The Dunderheads are an eccentric Montana family who've been in the mountains for far too long. Now one step ahead of the law, matriarch Grandma Ira flees to Canada with her two wildly ... See full summary »
Derrick, a bastard, is about to become a father and begins to document his feelings on tape. Unfortunate for him, Perry, his lovably sadistic friend, convinces him they should make a ... See full summary »
James Brandon Waterman,
The story centers on around the mysterious death of repeat drunk driving offender Thacker and the discovery of his body in an alley behind the Marshalltown, Iowa, police department after his latest DUI arrest.
Mary Elizabeth goes to bed alone one night, still a 21 year old virgin, and wakes up the next morning...pregnant. Possessed by the demon fetus growing within her womb, Mary Elizabeth obeys ... See full summary »
Sarah begins to confront her shortcomings after she rejects her boyfriend's hasty proposal and soon finds herself in a rebound romance. Meanwhile, her sister Beth is immersed in the details of her wedding.
At an engagement party, friends Nick, Rebecca, and Geoffrey come face-to-face with questions about their own love lives. Nick is still pining for his ex-girlfriend; Rebecca is struggling ... See full summary »
Jesse Matthew Bernstein,
The Dunderheads are an eccentric Montana family who've been in the mountains for far too long. Now one step ahead of the law, matriarch Grandma Ira flees to Canada with her two wildly dysfunctional teenage grand kids, across the American West into a comic collision with the mainstream world. Montana Amazon is a both funny and poignant fable on the nature of the human family. Written by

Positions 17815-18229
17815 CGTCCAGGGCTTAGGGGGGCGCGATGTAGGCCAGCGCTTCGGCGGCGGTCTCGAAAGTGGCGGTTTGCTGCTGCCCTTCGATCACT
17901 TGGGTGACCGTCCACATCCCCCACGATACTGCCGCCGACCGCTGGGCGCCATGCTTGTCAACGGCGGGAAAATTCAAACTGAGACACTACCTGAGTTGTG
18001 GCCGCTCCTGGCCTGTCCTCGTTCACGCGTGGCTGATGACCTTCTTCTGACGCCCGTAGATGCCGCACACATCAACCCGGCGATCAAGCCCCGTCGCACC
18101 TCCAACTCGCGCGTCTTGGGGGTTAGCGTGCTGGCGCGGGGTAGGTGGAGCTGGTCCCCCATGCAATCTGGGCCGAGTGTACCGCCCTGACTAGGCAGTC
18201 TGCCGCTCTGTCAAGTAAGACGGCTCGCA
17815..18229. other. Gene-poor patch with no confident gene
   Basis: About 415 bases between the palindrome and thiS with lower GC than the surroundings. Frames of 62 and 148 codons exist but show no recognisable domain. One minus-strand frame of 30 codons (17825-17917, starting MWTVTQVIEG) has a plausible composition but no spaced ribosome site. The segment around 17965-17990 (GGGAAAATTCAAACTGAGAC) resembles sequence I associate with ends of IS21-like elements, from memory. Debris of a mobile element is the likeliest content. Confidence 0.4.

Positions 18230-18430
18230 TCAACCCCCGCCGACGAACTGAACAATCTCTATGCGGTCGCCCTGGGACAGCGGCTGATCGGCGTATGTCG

I just watched this movie. Good grief. Three weirdly combative, unstable creeps (a mute grandmother and her bickering grandson and granddaughter) attempting to drive to Canada (without any sense of direction or knowledge of how to drive a car) after the grandson accidentally kills a man. Along the way, there are more accidental murders, weird dreams about the kids' long-missing father, and, for a flick Comcast billed as a comedy, there's not an ounce of humor. In other words, we have unlikeable characters in a meandering, aimless plot. There's a metaphor for purgatory here, that is a bit too blatant to be called sub-text.
The only positives about the movie: the actors do a good job, even though the material itself isn't worth it. And, outside of that, even as an emotionally stunted dirtball, Alison Brie is still so pretty she could sell a glass of fire to a man dying of thirst. And the ending was pretty good. But getting to that ending was such a chore.
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